Why It Bothers Me That People Assume I’m Mixed Because of My Hair

Portia Cole Natural Hair Twist Out.PNG
by Portia of huneybflyy.com (pictured above)

One of the things I love about my natural hair is its versatility. I can wear a kinky twist out one day and the next day I can be seen wearing shiny, smooth curls. Manipulating my hair has always been fun for me. On the rare occasion that I do wear a wash n’ go and people ask “Did you cut your hair?,” I just giggle silently at their lack of knowledge about shrinkage. Sometimes people just can’t wrap their brain around the fact that hair can be gigantic one day and short the next.
However, there is still one question that always seems to rub me the wrong way. “Are you mixed?” Before I say anything else, I’d like to make it crystal clear that I have nothing against my bi-racial natural haired sistas. They are very much a part of the natural hair movement and that makes me proud. I enjoy seeing women who are bi-racial and tri-racial embracing their natural curls and kinks. They have had to learn to love their unique hair, just as I have had to learn to love my own.  I have love for everyone and I don’t discriminate. With that said, allow me to explain why I’m not exactly thrilled when someone compliments my hair and then asks “Are you mixed?”

The beauty of black hair is that there are so many amazing different textures. No two natural ladies will ever have the same head of hair. Over the course of my natural hair journey, I’ve seen black women who have natural waves, tight coils, kinks, kinky coils, springy ringlets and everything in between. They’ve blown it out, worn it straight, curled it, crimped it and set it. They’ve done it all and worn it all. It’s beautiful seeing that there is such a variety of hair within my own race.

I am an African American woman. Of course I’m not sure if I am 100% African, but I know I’m not bi-racial as my parents are both African American and so are their families. I don’t look exotic and my features are not unique. Naturally, I have kinky curls that go every which way. Typically, I wear twist outs and it’s sort of become my signature look. I also wear roller sets and sometimes, I will let my hair kink up without a curl in sight. I consider my hair to be beautiful no matter what kind of curl or kink I may be sporting. I take pride in knowing that I am a black woman and my hair is beautiful in its own way.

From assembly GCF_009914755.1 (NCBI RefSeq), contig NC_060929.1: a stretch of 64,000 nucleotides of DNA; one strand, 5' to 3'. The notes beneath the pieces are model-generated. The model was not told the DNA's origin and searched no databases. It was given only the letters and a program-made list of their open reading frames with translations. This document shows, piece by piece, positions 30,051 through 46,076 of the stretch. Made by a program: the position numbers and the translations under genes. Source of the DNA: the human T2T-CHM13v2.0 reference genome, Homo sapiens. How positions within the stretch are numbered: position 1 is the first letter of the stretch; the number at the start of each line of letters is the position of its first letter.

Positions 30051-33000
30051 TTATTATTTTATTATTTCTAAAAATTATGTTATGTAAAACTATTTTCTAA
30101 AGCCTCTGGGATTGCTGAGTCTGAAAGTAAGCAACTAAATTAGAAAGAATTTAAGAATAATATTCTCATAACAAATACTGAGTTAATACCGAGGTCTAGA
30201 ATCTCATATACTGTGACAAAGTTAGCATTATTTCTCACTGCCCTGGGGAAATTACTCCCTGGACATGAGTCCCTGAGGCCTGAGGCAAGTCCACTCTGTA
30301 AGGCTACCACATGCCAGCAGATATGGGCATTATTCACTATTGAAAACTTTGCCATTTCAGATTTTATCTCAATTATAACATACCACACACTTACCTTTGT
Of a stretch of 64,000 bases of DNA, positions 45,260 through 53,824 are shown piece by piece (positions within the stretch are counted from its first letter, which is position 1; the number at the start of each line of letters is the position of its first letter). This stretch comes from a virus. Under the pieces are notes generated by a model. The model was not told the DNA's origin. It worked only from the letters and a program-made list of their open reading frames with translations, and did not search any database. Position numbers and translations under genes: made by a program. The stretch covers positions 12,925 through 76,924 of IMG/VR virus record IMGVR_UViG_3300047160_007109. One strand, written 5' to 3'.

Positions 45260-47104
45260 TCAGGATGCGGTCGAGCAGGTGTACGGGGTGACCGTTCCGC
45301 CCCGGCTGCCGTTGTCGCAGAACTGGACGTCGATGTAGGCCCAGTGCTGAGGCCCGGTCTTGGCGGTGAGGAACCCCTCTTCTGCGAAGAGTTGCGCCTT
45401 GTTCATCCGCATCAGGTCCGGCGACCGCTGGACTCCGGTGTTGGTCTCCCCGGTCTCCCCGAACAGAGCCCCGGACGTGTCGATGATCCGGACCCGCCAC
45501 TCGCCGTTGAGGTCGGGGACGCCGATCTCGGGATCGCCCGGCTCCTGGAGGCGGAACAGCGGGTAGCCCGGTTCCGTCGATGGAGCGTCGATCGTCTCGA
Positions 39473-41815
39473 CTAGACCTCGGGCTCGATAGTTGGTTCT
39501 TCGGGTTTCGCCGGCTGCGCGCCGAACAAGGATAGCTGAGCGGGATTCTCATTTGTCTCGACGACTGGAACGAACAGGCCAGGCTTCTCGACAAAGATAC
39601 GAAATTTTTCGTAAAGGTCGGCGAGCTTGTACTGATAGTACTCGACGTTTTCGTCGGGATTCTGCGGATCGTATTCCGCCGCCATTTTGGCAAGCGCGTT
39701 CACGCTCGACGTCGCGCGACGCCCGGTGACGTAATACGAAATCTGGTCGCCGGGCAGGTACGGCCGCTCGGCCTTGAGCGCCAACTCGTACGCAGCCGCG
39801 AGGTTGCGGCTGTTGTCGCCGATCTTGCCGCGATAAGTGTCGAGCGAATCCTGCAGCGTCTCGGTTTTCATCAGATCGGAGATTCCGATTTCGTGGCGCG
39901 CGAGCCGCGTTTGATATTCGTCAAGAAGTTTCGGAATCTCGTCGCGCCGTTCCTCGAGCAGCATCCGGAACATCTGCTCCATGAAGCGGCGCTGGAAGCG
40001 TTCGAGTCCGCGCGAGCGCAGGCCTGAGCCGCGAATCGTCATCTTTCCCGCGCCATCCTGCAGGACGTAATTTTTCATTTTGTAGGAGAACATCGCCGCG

So, when someone asks if I’m mixed, it doesn’t sit well with me. It’s almost as if they are asking me because they can’t believe that someone, who is black could have a beautiful head of hair. Surely, I must be mixed with something. A few months ago I was in the hallway at work speaking to a co-worker. Another fairly new co-worker walked by and said hello. We’ll just call her Jane. Later that day, the co-worker I had been speaking to told me that Jane asked her if I was mixed. When my co-worker told her I wasn’t, Jane was shocked. Meanwhile, I’ve seen and said hello to Jane several times before, but that day was her first time seeing my natural hair free. When I met her, I was wearing braids as a protective style and she never asked that question.
Someone once told me that I should take it as a compliment that I even get asked that question. I looked at them as if they had ten heads. Why should I accept it as a compliment? Why should I be proud that someone thinks I’m something other than what I am? I don’t feel proud, but rather annoyed. Black women can have beautiful heads of hair. Hair that bounces and moves. Hair that is shiny, thick and soft. Contrary to popular belief, our hair does not resemble a universal texture of “brillo” and I’ve never seen anyone with such a texture despite the naysayers. We have hair and it’s more than possible for it to be fabulous no matter the texture. The next time someone asks if I’m mixed, I’ll simply tell them no. I’m just a plain ole black woman who has luscious hair and there are millions of black women like me.

How do you feel when asked if you’re mixed?

Portia is a wife and mother who enjoys making things and people look pretty! As a graduate of Rowan University, Portia has an insatiable craving for natural hair, beauty, and fashion, but she also enjoys traveling and home decor. If you’d like to know more about her, visit her blog at huneybflyy.com

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